If you start a blog that’s even mildly successful, people will steal the content. Some will outright copy it, others will imitate it, and a whole lot more will thinly re-write it. That’s par for the course for blogging, but what can you do about it?
In some ways, the internet can be like the wild west, but you do have options for dealing with stolen blog content. You don’t want other blogs to benefit from your hard work. It pays to know how to get them to back off.
In this article, we’ll discuss how common a problem stolen blog content is and how to find out if someone is copying yours. Then we’ll discuss some of the methods you can use to stop copycats. Let’s get to work!
The Problem With Stolen Blog Content
Stolen blog content is everywhere. I’m willing to bet you good money if you visit any popular blog you follow and reverse search some of its content, you’ll find duplicates around the web:
Blogging is extremely competitive and there are a lot of people that make a living out of boosting content from other sites and publishing it as their own. Search engines penalize duplicates, though, so those people know enough to tweak the articles until they become ‘distinct’ enough.
That technique is what we call spinning content. It may not be an exact copy of your words, but it’s basically the same in spirit. It’s also important to understand that stolen blog content isn’t the same as taking another post as inspiration.
To give you an example, in the past, we’ve talked about using the skyscraper technique. That involves checking out top posts for specific keywords, studying their content, and seeing how you can improve it.
In those cases, you’re writing a post from scratch and it’s not stolen blog content. Due to the nature of the internet, you’ll find a lot of posts for any given topic you look up. It’s only normal that some of them cover similar information.
How to Find Out if Someone Is Copying Your Blog’s Content
Having people steal your content is common, but finding out when it happens is another issue entirely. In a lot of cases, copycats use scraping tools to rip off your posts, so it can happen almost as soon as you publish them.
What I recommend is setting up Google alerts for your top content. If most of your traffic is coming from a handful of posts, those are the ones you need to watch.
Creating an alert is easy, just type in an excerpt of your post within the search query parameter and have it run once a week. Daily is also an option, but a bit overkill, in my opinion:
You could do this for every post you publish on your blog, but that’s too much effort. At some point, spending time chasing content thieves isn’t as good an option as focusing on growing your own blog. It’s important to know where to draw the line.
How to Deal With Stolen Content as a Freelance Blogger
At some point, you’ll run into some idiot who decided to lift one of your articles wholesale. The question is, what do you do about it? It turns out you have multiple options at your disposal, including:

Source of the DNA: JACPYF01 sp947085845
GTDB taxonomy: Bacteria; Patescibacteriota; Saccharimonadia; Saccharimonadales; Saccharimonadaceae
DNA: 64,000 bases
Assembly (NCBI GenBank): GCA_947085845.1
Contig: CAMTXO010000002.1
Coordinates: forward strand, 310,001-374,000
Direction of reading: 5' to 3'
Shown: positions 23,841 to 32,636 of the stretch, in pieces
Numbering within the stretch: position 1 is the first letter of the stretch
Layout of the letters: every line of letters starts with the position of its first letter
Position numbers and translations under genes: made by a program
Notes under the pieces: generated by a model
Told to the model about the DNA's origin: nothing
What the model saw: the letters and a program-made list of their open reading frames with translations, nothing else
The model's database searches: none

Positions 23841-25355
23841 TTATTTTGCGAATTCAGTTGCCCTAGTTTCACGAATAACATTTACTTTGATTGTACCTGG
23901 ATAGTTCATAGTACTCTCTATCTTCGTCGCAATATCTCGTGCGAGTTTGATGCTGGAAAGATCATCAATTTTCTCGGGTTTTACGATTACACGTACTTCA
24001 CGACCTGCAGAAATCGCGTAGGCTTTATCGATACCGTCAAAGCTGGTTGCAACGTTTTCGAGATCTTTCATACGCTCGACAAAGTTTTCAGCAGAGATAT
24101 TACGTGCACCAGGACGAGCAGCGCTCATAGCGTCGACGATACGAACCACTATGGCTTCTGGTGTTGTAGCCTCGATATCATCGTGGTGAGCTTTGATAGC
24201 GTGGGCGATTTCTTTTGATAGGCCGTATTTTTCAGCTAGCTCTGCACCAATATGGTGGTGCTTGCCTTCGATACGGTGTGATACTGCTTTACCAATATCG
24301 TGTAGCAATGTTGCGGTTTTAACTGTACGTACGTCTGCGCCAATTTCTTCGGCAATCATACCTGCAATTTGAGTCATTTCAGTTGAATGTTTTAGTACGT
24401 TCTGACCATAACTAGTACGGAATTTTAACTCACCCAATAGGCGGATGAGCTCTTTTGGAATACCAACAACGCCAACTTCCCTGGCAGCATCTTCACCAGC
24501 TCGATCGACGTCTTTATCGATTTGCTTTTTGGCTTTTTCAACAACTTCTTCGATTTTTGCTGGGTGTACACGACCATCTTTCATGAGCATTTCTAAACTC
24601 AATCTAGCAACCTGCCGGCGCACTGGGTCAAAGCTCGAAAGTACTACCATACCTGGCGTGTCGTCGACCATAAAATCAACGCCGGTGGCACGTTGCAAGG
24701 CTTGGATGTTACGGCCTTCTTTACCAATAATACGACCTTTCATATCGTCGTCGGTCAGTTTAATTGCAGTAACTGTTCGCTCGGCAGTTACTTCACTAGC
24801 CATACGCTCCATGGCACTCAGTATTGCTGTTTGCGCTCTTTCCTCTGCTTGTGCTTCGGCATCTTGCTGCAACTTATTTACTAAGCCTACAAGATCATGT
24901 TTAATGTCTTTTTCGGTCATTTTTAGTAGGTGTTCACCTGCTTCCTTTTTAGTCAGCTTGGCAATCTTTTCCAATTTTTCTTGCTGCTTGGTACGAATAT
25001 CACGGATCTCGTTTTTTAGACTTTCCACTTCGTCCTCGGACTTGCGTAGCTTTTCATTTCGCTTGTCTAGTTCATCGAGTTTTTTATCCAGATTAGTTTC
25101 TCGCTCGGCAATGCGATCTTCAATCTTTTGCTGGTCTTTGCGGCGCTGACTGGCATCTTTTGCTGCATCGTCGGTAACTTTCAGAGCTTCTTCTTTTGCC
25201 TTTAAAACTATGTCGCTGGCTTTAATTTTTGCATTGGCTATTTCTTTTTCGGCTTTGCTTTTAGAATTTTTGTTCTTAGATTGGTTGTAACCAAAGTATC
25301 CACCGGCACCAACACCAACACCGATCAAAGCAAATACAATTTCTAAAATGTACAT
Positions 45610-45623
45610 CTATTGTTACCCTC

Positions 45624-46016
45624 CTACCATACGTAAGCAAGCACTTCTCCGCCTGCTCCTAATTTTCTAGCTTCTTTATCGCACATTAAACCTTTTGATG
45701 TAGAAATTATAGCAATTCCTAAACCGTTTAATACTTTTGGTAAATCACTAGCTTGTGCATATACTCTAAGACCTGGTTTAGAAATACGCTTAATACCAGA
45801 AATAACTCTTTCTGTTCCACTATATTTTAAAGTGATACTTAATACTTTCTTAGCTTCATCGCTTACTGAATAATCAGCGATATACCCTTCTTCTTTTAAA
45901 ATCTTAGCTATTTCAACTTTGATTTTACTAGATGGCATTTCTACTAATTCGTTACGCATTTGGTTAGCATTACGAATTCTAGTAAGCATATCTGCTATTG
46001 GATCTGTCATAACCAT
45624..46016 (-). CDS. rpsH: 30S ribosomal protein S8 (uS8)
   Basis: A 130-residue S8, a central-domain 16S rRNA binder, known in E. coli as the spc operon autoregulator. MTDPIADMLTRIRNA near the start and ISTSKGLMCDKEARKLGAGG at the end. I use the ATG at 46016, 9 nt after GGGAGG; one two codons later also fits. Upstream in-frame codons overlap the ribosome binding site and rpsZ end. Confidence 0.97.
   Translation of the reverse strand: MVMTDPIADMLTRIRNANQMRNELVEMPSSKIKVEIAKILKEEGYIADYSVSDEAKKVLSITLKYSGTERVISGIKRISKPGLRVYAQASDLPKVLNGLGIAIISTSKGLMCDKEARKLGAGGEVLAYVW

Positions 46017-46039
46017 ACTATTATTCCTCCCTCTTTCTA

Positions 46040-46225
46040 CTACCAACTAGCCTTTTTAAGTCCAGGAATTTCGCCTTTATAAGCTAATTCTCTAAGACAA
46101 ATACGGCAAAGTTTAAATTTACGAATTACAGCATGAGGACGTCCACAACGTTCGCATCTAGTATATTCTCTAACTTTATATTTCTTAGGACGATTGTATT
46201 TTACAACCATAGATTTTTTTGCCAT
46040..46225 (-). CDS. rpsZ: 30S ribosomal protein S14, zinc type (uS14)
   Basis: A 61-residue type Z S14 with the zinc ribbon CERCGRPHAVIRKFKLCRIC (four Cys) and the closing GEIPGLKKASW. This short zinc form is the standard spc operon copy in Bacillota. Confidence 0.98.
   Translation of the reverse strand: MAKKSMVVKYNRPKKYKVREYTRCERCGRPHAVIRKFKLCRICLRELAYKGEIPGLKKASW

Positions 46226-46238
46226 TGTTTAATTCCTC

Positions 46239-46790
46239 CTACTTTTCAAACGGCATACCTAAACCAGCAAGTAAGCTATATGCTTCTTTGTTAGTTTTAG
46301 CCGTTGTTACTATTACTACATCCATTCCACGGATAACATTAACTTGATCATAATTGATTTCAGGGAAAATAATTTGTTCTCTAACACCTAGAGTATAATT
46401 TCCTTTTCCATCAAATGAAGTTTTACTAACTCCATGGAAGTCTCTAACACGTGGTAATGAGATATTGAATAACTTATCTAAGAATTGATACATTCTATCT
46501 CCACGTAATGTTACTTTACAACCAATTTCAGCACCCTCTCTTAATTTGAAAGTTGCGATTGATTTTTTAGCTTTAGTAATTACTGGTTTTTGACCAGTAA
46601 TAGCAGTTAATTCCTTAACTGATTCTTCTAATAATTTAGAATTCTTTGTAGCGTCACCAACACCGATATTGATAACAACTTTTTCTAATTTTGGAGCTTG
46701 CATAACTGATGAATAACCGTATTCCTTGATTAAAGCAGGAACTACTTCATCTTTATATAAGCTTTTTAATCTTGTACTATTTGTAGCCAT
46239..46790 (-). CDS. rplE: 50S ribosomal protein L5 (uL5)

- Contacting the owner of the website and asking them to attribute the article to you or take it down.
- Get in touch with the thief’s web host and see what they can do about taking down the stolen content.
- Issue a Digital Millennium Copyright Act (DMCA) notice, which usually kicks most web hosts into high gear.
- Pressure the thief via social media to remove the infringing articles.
If we’re talking about difficulty, options one and four are pretty straightforward. In some cases, just a quick email to the owner of the site will be enough to get attribution, which can be beneficial for SEO purposes. However, in my experience, you’ll probably get ignored.
Shaming the thief on social media might work if they’re active on it, but it’s a Hail Mary. If you want concrete action, your best bet is to get in touch directly with that website’s hosting service and talk to them about taking down the content. Should they tell you they can’t, then it’s time to unholster the DMCA golden bullet, which usually works.
Having said all that, after years of blogging, I’ve come to the conclusion it’s often not worth it to pursue content thieves. The more successful your blog grows, the more of them you’ll have to deal with. That means if you try to fight crime, you’ll end up spending more time doing that than focusing on writing.
Moreover, I’ve yet to see any tangible benefits from fighting tooth and nail to get stolen content taken down. Even when one of my blogs was getting plagiarized, that didn’t seem to stifle growth or impact its SEO in any noticeable way.
Ultimately, chasing content thieves is mostly about personal satisfaction since we don’t want to see other people benefit from our work. However, I’d still say you’re better off ignoring them altogether except in cases when one or more websites continue to do it over a long period of time. One article here and there we can overlook. However, if you try to steal my whole library, then you best believe you’ve got a DMCA notice coming your way!
Stolen blog content is a huge problem for most of us. Often, the best thing you can do is ignore it. In most cases, your content will rank higher unless the copycats made some massive improvements and changes to it. Moreover, chasing thieves when you can focus on writing can be a waste of time.
The only cases where we recommend taking action is if the same website continues to brazenly steal your content over time. Should that happen, you can contact their web host and issue a DMCA notice to get them to take it down, which is not as hard as it sounds.
Have you ever had to deal with stolen blog content? Share your experiences with us in the comments section below!
Image credit: Pixabay.
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